Editorial comment – Knuckling down for Vancouver

Fiji Airways Fiji 7s team trainer Naca Cawanibuka and head coach Gareth Baber after Fiji's 5th place match against England at the Las Vegas 7s yesterday. Picture: JOVESA NAISUA

National coach Gareth Baber yesterday apologised to Fijian fans for our sixth place performance in the Las Vegas 7s at the Sam Boyd Stadium at the weekend.

He understands the impact that effort had on Fijian fans who are arguably the most demanding of rugby sevens fans around the world.

We expect very high standards from our players and coach.

It hasn’t helped the players that our sides over the years have built a reputation that brims with exciting, fun-filled and magical rugby.

They laid the foundation for what has turned out to be a very strong love affair with the abbreviated version of the sport.

We rejoice when our team wins, and there is a sense of frustration every time we lose. Sevens rugby is a bit like a gauge of the pulse of the nation.

We expect our team to always win. We continue to forget that the game has advanced in leaps and bounds.

The advent of the digital age means many things can no longer be taken for granted. Analysis is in real time now.

Teams from the more developed nations are laden with resources, including technical gadgets that allow them to carefully scrutinise opposition sides.

With the World Rugby sevens circuit having two tournaments on a leg, there is great emphasis on turnaround times, between two weekends.

This places attention on recovery ‘tricks’, acclimatisation, diet and motivation.

It makes sense that attention will shift to these areas because of the tight turnaround time from one tournament final to the beginning of the next tournament, in a different country. It is difficult to win two tournaments in a leg when you consider these factors.

However, the Las Vegas 7s champions, the USA, have shown that it can be done.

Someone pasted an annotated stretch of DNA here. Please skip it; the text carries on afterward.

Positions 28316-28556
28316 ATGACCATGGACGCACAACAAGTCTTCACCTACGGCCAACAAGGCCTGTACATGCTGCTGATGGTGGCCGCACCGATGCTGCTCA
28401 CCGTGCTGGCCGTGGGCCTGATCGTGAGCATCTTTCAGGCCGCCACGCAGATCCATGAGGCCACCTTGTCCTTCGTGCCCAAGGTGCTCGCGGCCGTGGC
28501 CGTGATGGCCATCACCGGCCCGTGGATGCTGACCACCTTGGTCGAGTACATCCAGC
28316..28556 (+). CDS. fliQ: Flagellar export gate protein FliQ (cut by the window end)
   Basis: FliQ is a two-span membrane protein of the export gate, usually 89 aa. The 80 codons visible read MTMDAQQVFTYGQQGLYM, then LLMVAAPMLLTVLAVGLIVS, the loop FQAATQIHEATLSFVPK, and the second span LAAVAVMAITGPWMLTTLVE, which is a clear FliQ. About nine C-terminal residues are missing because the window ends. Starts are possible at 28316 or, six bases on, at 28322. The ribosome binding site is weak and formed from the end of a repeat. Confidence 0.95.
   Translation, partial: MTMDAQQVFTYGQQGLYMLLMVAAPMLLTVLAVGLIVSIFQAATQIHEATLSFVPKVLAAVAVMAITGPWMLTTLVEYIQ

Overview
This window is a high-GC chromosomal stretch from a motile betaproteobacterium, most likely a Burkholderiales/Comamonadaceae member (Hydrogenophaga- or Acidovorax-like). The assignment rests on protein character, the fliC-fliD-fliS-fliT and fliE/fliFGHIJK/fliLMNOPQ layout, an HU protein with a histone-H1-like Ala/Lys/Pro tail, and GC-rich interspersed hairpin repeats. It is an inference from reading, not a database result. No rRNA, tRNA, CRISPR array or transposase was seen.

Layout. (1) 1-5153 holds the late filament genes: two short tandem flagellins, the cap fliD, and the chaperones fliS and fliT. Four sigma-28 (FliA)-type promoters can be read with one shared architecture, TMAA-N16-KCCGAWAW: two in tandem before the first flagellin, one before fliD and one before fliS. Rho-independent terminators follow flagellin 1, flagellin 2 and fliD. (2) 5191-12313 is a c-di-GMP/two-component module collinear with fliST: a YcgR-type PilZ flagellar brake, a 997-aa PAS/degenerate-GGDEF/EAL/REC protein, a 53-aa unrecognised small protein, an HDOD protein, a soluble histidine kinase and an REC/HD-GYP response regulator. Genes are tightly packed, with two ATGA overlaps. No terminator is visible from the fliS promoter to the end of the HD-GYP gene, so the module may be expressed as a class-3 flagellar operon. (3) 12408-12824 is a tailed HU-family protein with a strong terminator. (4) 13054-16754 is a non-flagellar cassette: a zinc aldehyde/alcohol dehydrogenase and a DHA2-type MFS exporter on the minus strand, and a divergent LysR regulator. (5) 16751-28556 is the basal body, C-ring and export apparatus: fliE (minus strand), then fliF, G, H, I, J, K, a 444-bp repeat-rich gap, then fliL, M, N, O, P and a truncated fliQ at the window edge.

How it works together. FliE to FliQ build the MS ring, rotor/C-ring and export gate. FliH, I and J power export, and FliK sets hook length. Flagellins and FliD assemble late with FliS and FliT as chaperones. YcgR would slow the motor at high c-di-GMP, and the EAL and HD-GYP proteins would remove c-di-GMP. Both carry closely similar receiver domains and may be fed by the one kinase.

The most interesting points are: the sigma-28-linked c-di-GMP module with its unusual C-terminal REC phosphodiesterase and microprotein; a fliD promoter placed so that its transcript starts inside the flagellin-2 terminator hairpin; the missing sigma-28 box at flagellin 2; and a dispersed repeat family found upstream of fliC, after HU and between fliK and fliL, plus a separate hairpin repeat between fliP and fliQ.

They have five final appearances on the trot to prove it.

The question is: how did they do that? How did they maintain consistency, maintain an edge over the other teams, and stay motivated after reaching five finals?

How did they get their bodies back into the right state in such a tight turnaround time?

As Baber said yesterday, we let ourselves down.

Trying to stay positive though, he said we have a job to do this weekend in Vancouver.

“We came here last year with the same expectations and didn’t get what we wanted and we went on and won in Vancouver. We have got that very much in mind.”

We finished sixth with the USA winning the top prize and the lead on the series table.

Following our loss to the New Zealand All Blacks in the cup quarter-finals, we edged South Africa 14-12 in the early battle for fifth place.

We succumbed to England though 14-19 to end the event on sixth spot.

As we head across to Vancouver this week, there can be no doubts that fans will be eagerly looking forward to some change.

But that is the challenge Baber and the team have to face.

Can it be done?

We proved it last year. Go Fiji, go.

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